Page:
The committee, he wrote, has “given no information regarding your plans, set arbitrary deadlines, and then demanded a response, all to create the false appearance of providing the resident some rudimentary process.”
It is unclear whether the Democratic majority would be willing to acquiesce to any conditions set by the White House. Democrats have defended their process, saying the White House would not have blocked Mr. Trump’s inner circle from testifying if officials had exculpatory information that could help the president.
“We’re certainly hoping that the president, his counsel, will take advantage of that opportunity if he has not done anything wrong,” said Representative Val Demings, Democrat of Florida and a member of both the Intelligence and Judiciary Committees. Speaking on ABC’s “This Week” before the White House issued the letter, she added, “If he has not done anything wrong, we’re certainly anxious to hear his explanation of that.”
During his Thanksgiving vacation at Mar-a-Lago, his Palm Beach estate, Mr. Trump remained relatively quiet about the inquiry, except for a few Twitter posts sharing articles late Saturday night that asserted Mr. Trump’s innocence.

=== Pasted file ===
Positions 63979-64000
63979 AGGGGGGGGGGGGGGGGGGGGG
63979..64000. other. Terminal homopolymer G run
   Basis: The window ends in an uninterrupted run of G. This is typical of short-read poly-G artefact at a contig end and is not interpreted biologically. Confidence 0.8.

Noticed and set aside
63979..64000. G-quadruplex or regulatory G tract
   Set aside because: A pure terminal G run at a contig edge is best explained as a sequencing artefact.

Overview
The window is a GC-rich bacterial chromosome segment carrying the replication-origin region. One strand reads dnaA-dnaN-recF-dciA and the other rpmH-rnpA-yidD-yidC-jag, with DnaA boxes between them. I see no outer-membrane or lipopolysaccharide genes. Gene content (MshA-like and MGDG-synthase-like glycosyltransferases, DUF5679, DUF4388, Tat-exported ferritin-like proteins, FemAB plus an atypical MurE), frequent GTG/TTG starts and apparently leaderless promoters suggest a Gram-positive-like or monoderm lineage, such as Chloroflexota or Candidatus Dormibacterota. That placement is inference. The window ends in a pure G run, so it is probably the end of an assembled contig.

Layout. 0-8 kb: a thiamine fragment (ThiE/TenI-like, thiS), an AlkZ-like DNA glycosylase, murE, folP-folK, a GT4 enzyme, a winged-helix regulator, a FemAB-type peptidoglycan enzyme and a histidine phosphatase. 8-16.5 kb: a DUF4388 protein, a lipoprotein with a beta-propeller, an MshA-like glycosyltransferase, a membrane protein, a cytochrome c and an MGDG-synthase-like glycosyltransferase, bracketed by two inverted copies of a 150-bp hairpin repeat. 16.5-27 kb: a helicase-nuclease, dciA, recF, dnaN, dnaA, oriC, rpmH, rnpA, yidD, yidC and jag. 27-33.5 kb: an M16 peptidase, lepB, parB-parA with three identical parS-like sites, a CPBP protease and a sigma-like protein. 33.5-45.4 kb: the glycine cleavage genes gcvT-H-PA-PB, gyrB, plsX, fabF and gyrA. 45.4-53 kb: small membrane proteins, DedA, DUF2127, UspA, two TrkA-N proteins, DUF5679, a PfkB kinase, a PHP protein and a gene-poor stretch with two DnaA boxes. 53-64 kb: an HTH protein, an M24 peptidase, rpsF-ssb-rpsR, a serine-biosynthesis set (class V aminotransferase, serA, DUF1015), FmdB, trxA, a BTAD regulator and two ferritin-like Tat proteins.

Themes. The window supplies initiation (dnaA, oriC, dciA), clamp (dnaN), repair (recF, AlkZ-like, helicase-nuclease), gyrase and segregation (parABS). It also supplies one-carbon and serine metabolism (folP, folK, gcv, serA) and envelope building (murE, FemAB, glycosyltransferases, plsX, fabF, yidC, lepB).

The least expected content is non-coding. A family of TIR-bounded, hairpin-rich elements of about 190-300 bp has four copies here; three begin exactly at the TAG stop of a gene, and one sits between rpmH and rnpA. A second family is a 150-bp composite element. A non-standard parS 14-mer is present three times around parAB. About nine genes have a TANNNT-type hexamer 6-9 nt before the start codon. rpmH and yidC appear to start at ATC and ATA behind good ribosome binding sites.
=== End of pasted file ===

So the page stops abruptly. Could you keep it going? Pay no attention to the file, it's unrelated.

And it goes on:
Without White House representation, Mr. Trump’s defense will likely materialize among some of the committee’s most fiery Republicans — including Representatives Jim Jordan of Ohio and John Ratcliffe of Texas, both of whom engaged in impassioned defenses during witness testimony, and Matt Gaetz of Florida, who joined Mr. Trump for a rally last week.
A number of Mr. Trump’s allies appeared on television shows Sunday morning before the letter was released to aggressively condemn the process outlined by the House.
Representative Doug Collins of Georgia, the top Republican on the Judiciary Committee, questioned why the White House would want to participate in “just another rerun.”